The complaint accuses KPMG of allowing sexual harassment to go unpunished and points to evidence from KPMG’s own centralized complaint database in which there were three reported complaints of criminal sexual assault and rape. Complaints of sexual harassment were often characterized as simply a “lack of professionalism” and little was done to punish employees.
“The motion for a class certification does detail widespread instances of sexual harassment, of KPMG failing to address complaints of sexual harassment and respond appropriately to these complaints,” said Mueting. “KPMG is really discouraging women from raising complaints of sexual discrimination and harassment.”
The complaint cites the example of a male KPMG advisory manager who had previously been reprimanded for “similar issues.” KPMG issued him a written warning instructing him to take a one-hour online course despite repeated misconduct, including finding that on multiple occasions at work the manager shared with his coworkers photos of young women he was “checking out,” explicit personal emails and videos of scantily clothed women dancing, and he had asked a female advisory employee to stand on a table in a skirt and heels.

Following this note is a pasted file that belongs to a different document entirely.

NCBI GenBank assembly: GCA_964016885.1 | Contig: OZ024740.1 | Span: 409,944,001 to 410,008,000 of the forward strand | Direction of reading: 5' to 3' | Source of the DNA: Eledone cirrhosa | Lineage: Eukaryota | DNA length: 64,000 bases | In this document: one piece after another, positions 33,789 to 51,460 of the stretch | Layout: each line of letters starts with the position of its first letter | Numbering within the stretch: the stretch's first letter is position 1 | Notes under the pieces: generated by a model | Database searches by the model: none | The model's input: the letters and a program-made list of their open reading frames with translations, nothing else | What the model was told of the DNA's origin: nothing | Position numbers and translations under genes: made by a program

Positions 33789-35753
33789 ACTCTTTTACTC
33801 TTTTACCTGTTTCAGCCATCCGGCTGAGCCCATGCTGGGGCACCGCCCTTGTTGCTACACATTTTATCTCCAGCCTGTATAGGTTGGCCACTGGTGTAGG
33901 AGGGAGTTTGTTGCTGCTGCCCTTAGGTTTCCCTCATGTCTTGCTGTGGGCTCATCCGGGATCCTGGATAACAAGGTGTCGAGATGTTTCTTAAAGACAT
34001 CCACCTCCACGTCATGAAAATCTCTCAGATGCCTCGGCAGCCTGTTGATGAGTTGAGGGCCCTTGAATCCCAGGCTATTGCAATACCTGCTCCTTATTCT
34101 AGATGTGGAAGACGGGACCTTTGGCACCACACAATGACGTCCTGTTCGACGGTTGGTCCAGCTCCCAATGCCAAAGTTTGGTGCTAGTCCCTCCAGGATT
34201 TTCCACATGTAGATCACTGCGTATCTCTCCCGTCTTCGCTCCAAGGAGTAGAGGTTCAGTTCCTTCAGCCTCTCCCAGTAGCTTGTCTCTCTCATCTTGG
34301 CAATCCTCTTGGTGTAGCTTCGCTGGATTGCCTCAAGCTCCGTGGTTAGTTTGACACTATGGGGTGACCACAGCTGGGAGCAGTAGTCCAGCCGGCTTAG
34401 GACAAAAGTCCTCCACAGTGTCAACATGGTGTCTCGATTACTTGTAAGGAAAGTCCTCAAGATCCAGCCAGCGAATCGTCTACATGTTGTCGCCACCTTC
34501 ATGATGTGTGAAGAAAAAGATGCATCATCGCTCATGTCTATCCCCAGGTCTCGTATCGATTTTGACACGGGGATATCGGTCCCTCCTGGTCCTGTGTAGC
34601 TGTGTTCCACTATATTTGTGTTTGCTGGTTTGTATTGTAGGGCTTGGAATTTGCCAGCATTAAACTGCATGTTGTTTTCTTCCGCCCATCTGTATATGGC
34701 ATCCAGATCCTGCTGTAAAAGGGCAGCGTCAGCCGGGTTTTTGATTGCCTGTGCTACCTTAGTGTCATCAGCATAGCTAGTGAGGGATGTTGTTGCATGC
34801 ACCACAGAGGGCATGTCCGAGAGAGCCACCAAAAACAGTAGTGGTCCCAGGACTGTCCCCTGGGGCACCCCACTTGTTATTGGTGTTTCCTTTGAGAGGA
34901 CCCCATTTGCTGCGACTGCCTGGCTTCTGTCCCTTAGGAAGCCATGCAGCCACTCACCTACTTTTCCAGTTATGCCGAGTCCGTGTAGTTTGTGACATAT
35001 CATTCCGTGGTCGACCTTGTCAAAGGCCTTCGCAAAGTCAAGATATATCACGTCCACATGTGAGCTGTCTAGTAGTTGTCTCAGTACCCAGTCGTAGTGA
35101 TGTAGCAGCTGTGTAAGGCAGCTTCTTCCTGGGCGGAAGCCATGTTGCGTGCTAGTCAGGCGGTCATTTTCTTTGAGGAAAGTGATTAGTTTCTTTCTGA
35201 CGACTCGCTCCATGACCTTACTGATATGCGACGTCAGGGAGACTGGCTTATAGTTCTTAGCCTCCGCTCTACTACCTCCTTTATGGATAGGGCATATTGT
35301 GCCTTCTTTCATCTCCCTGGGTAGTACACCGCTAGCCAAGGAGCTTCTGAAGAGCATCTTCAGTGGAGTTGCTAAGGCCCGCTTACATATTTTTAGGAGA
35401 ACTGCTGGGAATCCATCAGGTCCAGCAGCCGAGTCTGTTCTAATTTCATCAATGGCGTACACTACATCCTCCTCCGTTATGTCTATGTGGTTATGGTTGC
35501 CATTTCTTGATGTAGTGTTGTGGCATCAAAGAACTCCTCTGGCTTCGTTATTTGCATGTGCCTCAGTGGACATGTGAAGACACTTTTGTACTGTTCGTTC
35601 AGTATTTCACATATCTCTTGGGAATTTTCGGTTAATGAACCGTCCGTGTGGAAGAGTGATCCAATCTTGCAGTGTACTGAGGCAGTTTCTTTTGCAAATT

“Despite the many gains women have made in the workplace, the record in this case shows that the deck continues to be stacked against them,” said Kelly Dermody, chair of the Employment Practice Group at Lieff Cabraser Heimann & Bernstein, LLP, and co-lead counsel for the plaintiffs, in a statement. “Change will only be possible through the collective resistance of the brave women who have come forward.”
Mueting expects the court will proceed on the latest motion filed in the case. “The motion is fully ripe and we understand that the court is in the process of considering it now,” she told Accounting Today.
Even though the complaint dates back to 2011, it may gain fresh impetus in the wake of the MeToo movement against sexual harassment over the past year. “Certainly the 2011 complaint predated the MeToo movement as well as the 1,100-plus women who joined the lawsuit,” said Mueting. “That also predated the MeToo movement. I was thinking about how courageous everybody who raised their hand during Me Too, but this happened long before that, where these women were courageous to raise their hand and call out KPMG’s discrimination long before MeToo.”
The firm has made moves in recent years to empower women under CEO and chair Lynne Doughtie. Since October, KPMG has named two female outside directors for its board, retired Air Force General Janet C. Wolfenbarger and Linda L. Addison, a former managing partner of the law firm Norton Rose Fulbright (see KPMG adds another independent director). But Mueting said her firm is continuing to receive complaints about unequal treatment.
“We have seen these disparities persist,” she said. “Since the filing of the lawsuit, KPMG has not made meaningful changes in addressing the gender disparities in compensation or the gender disparities in promotion.”